“If you want to be humble, go to the Salvation Army at five o’clock and see all the people we feed each day, then go to the shelter and see those we give shelter to,” she said. “I love helping and I love people.”
Apolinario is among many Filipino-Americans who support Philippines President Rodrigo Duterte because he instituted universal health care and raised the salaries of teachers and government officials, she said.
“Duterte is not corrupt and he is fighting the Mexican drug cartels and Abu Sayyaf, who have been there forever,” she said, referring to the militant Jihadists based in the southwestern Philippines.
“I wrote him a letter supporting him because we haven’t seen anything like this in our government since I was born.”
Somewhat comically, she said, former President Ferdinand Marcos (1917-89) who was corrupt, had lupus and was unable to make himself understood “when American soldiers went to his palace, where everything was gold, and asked, ‘Sir, where do you want to go?’
“Marcos kept saying ‘Poway’ (a city in Southern California) and they thought he was saying ‘Hawaii,’” she said. “So they took him to Hawaii and he was there for a long time.
“The Philippines have 48 dialects and 7,000 islands with the best beer, the best tobacco and the best women. I’ll buy a house in Hawaii so I can go to the Philippines, only seven hours away, and have family to take care of me. It’s like a paradise when you go back with fresh vegetables and wet markets (of fresh meat, fish, produce and other perishables) on the street.”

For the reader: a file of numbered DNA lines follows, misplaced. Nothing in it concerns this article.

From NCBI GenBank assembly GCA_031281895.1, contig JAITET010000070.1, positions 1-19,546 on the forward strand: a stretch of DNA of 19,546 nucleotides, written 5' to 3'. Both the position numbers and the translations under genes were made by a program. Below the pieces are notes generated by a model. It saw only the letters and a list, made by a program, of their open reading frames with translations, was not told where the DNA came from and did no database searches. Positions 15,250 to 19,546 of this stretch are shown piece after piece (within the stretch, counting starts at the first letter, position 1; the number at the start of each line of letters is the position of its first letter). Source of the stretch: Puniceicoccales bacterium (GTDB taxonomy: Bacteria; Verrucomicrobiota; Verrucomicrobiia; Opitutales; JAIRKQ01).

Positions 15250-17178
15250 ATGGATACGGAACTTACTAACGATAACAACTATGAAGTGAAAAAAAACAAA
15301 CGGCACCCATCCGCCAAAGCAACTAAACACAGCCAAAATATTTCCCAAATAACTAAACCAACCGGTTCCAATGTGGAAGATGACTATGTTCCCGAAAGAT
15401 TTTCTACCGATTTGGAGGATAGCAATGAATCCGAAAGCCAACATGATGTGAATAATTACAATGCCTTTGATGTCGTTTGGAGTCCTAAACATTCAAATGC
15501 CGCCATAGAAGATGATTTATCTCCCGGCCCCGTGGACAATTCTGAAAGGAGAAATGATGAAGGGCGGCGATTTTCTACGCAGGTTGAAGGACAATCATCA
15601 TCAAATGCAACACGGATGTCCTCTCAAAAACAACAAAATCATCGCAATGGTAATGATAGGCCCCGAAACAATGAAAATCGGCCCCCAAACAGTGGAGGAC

Salvation Army Regional Resource Development Director Carla Ingram described Apolinario as “a firecracker, a mover and shaker.
“Gloria sees a vision for us as a last resort for the marginalized and hungry,” Ingram said. “She says she is a servant for all because Jesus came not to be served but to serve and she has surrounded herself with wonderful board members who follow her.
“With anything volunteer-wise, she encourages them to get on the schedule and makes sure that happens.”
Ingram said the SA is “motivated by the love of God
“Our mission is to preach the Gospel and then meet human needs without discrimination,” she said. “Gloria believes that with all her heart. She is in quite a circle, but her heart is for the poor. She sends money to her family in the Philippines and makes sure they can eat properly.”
Tryon Lewis said Apolinario “is one of those people who are absolutely community builders and the community is better off for having them.
“Being able to work with Gloria certainly made a positive difference in my life,” said the former judge. “I’m just one of many whose lives she has made better. She takes care of her family in the Philippines and she feels that we are all in her family.”
Asked if an influence other than her mother sparked her altruism, Lewis said, “I think it was her religion.
“The Catholic Church has a central place in Gloria’s life. She takes its teachings to heart and carries them out. She is about helping people, no holds barred and no holding back. I never saw an indication of her wanting credit for anything. She just wants to get the job done.
“Federal service is complex. Having someone like her is a blessing all the way around.”
Conaway said Apolinario “is a tremendous asset to our team, in large part because of her deep ties to Odessa.
“I’m blessed with a terrific group of individuals who go to work each day on behalf of the 11th District and Gloria is no exception,” the congressman said. “She is a kind-hearted person who puts her community first and we’re all fortunate to be part of that community.”
Apolinario’s reading trends toward the biographies of figures like Golda Meir, Israel’s fourth prime minister, Mahatma Gandhi, who led India’s independence movement, and Apple Inc. co-founder Steve Jobs, “people who rose from nothing,” she said.
“Nothing bothers me because I have a relationship with God. When you have that, you have peace. If something is not equitable, I do something behind the scenes to make it right.”